Or perhaps it isn’t that imporun. I am sure I am being too shtrict (?) No doubt it will all be ohright (?)

a perfect picture – solc18#14

There is so much to like in this photo. I keep being drawn back to it.

  • The geometric design is endlessly fascinating. Circles, squares, triangles. Beside, between, and among. Woven together in a satisfyingly symmetrical pattern.
  • A compass that points out, but draws you to its center.
  • The overall intransient permanence and stability, yet with tiny shapes that suggest a sense of orderly, continual movement and activity.
  • The colors of primarily shades of blues and browns. Complimentary and contrasting as well.
  • Defining lines of brighter colors pop.
  • Those separate spaces in the somewhat equal shadows that are alike and different at the same time.
  • Hundreds of fuzzy dashes and short strokes that create the realization of living but dormant plant life.
  • The light – the LIGHT!– creeping in with highlights and silhouettes, adding clarity and focus, hinting of a new day dawning and busier times ahead.
  • The stillness and tranquility of this present moment in time.
  • Because I know and love this place, the heightened viewpoint makes me think differently and ponder a different perspective.

Can you see it? Are you curious?

The photo itself is in the previous post. Perhaps the picture will be worth a thousand words.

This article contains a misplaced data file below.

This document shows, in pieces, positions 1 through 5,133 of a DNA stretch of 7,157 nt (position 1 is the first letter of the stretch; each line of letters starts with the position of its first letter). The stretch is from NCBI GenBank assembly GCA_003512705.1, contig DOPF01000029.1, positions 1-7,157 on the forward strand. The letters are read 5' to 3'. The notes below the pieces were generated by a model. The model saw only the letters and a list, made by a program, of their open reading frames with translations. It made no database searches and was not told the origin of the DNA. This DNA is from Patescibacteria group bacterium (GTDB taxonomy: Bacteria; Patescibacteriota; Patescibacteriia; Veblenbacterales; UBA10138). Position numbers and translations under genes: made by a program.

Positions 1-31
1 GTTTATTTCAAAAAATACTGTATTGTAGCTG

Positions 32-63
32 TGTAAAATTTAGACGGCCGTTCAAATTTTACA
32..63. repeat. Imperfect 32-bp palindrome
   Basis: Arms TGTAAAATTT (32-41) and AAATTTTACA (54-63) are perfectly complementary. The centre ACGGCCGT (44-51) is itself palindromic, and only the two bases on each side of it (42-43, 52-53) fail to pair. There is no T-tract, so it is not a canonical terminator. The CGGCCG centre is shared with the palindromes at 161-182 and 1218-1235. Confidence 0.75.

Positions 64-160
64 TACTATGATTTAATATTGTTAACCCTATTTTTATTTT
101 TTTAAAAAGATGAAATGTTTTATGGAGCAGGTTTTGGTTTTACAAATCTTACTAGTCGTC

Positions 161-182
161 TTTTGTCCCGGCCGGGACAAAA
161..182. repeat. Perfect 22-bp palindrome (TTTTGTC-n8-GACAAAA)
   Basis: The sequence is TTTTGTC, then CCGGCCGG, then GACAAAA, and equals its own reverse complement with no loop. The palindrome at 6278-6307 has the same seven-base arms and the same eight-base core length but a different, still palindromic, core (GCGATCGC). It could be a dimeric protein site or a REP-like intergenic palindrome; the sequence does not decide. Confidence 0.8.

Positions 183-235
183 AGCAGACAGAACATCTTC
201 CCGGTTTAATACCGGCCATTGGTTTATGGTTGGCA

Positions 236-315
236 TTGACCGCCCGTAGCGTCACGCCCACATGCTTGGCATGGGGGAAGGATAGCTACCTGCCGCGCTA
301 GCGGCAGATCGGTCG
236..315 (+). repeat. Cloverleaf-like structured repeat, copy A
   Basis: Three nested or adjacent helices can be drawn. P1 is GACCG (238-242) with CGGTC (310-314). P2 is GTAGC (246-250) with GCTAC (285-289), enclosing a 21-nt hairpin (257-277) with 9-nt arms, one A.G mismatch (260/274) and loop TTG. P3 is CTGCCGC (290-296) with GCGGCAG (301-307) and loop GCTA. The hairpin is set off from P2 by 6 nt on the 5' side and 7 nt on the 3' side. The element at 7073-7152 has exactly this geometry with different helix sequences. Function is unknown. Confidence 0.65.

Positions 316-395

Hopefully these parts, made of words, are at least a suggestion of the photo’s perfect whole.

anemic – solc2018#13

Our son has his own son now, but it doesn’t seem so long ago that our son was just a little guy.

Way back when I took him for his Kindergarten physical/checkup, the attending nurse was a friend of the family. She was so good with him, explaining things on his level. He was quite chatty back then, and they carried on quite a conversation throughout.

Towards the end of our visit, after seeing some blood work results, our friend told our son, “Now Mark, it seems like you are just a little anemic. That means that your blood needs to get stronger to do the work that it should. One way to give strength to your blood is to eat lots of broccoli and strawberries. Do you like those foods?”

To which Mark replied, in all sincerity,  “I beg my mother to buy those things at the grocery store, but she won’t do it.”

Our friend looked at me, and we both raised our eyebrows at exactly the same time.

“Oh, silly boy,” I said. And we all laughed.

Yet I think she has always wondered just who was telling the whole truth, though. So I’ll set the record straight once again.

It was me.

perchance to thrive – solc2018#12

Recently I have begun tending to my hanging plant on the back porch. I had thought it was a “goner.” But it is surprising me with signs of determination and new life.

Look closely and you can see:

It has been a hard winter. We have had several really cold days and even some snow (including TODAY!). These roots are not buried in the protective ground, but surrounded by cold air. The warm sun doesn’t fall on this pot for much of the day (which is great in the sweltering summer, but not so much this frigid time of year.)

Also, the squirrels have been fascinated with the straw pot liner. As they have made their new homes, they have somehow jumped onto this pot (??), trampled all over the plant growth on top, and pulled out some straw for their nests. (I finally removed all the straw and put it out in the yard. It has disappeared, now high in the trees.)

Usually those conditions make it hard to stay alive, much less grow.

Last March I wrote about this same plant. It looked much better back then.

But I have faith that with the proper care and the coming warm days, this plant can come back strong.

Just like us, when the “storms of life” beat us down, with proper care and the warmth of attention, we too can thrive again.